Before using this medication, tell your doctor or pharmacist of all prescription and nonprescription/herbal products you may use, especially: aldesleukin, birth control pills, diabetes medications, estrogen hormone replacement, mifepristone, drugs affecting liver enzymes that remove cortisone from your body (such as azole antifungals including ketoconazole, barbiturates including phenobarbital, rifamycins including rifampin, certain anti-seizure medications including phenytoin), drugs that can cause bleeding/bruising (including antiplatelet drugs such as clopidogrel, "blood thinners" such as dabigatran/warfarin, NSAIDs such as aspirin/celecoxib/ibuprofen).
If your doctor has directed you to take low-dose aspirin for heart attack or stroke prevention (usually at dosages of 81-325 milligrams a day), you should continue taking it unless your doctor instructs you otherwise. Ask your doctor or pharmacist for more details.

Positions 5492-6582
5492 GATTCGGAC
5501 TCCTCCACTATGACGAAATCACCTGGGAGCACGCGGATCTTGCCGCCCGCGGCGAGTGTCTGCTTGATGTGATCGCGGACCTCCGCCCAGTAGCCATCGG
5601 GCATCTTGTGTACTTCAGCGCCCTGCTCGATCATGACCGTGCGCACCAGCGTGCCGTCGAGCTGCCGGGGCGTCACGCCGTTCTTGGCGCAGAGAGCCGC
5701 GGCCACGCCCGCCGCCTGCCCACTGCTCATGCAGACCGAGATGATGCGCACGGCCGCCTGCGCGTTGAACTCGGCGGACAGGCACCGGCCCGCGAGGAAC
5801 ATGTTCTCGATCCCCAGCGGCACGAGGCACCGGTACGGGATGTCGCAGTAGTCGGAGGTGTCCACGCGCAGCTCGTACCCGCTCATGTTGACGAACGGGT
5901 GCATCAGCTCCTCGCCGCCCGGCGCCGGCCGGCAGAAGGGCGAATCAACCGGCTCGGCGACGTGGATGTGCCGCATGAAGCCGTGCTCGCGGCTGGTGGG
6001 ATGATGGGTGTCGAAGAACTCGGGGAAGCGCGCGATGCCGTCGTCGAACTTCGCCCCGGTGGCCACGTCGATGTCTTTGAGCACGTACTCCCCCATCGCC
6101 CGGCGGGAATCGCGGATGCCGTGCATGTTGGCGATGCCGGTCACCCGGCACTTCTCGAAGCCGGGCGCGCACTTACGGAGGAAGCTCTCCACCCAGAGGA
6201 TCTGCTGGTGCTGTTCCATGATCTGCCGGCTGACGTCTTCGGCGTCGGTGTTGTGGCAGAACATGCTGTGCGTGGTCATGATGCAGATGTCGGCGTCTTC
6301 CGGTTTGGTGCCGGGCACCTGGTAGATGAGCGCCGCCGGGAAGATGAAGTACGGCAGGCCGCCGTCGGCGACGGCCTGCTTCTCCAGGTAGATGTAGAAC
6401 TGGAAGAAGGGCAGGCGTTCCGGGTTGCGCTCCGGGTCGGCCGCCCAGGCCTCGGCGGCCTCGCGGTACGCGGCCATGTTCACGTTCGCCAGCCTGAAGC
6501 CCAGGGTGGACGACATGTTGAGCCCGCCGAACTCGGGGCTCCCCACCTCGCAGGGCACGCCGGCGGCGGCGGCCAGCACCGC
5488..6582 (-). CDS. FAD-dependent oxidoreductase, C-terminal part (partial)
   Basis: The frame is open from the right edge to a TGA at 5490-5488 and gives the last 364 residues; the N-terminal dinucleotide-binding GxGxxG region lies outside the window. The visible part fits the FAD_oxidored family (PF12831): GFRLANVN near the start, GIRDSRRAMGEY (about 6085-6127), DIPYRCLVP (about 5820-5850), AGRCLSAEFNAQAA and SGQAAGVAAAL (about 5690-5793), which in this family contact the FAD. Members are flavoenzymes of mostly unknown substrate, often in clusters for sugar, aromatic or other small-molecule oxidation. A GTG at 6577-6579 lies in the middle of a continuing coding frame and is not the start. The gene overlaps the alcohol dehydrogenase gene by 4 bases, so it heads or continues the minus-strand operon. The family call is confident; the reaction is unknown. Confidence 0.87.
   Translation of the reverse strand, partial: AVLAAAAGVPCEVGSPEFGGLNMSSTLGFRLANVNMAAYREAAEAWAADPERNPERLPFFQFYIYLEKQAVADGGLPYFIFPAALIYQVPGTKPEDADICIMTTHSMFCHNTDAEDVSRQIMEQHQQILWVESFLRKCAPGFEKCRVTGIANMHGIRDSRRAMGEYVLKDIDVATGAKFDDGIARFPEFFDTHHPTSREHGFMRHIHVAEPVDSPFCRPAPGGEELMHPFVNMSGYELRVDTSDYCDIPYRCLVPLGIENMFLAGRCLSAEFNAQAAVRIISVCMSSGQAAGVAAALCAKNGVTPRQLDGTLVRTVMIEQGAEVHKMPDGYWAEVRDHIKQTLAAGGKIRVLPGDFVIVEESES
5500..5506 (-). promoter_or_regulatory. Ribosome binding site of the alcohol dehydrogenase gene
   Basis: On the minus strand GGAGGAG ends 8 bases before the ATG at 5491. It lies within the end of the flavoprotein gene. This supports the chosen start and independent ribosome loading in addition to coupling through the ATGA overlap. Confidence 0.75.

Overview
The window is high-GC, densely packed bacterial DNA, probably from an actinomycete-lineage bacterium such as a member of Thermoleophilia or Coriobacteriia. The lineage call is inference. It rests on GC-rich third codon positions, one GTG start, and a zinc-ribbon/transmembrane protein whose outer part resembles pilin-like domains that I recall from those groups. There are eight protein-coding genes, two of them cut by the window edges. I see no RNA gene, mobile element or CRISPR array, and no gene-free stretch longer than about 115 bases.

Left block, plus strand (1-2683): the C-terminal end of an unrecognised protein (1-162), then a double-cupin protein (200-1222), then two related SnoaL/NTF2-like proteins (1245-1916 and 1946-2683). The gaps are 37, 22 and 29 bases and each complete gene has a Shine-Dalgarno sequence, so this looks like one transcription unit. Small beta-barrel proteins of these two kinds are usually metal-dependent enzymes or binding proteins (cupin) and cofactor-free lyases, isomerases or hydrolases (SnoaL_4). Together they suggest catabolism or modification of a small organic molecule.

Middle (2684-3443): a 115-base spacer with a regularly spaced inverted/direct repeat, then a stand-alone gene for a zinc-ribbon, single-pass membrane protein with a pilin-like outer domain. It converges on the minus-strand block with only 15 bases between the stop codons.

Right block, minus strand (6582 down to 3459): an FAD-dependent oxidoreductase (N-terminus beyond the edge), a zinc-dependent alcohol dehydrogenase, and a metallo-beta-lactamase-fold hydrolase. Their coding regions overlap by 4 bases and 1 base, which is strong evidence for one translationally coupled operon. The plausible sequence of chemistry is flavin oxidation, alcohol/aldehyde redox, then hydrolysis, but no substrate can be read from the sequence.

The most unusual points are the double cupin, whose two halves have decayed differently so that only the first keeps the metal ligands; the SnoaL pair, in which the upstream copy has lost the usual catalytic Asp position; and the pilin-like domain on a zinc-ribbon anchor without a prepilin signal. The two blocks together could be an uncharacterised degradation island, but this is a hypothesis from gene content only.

This medication may interfere with certain laboratory tests, possibly causing false test results. Make sure laboratory personnel and all your doctors know you use this drug.
This document does not contain all possible interactions. Therefore, before using this product, tell your doctor or pharmacist of all the products you use. Keep a list of all your medications with you, and share the list with your doctor and pharmacist.
If overdose is suspected, contact a poison control center or emergency room right away. US residents can call their local poison control center at 1-800-222-1222. Canada residents can call a provincial poison control center.
Do not share this medication with others.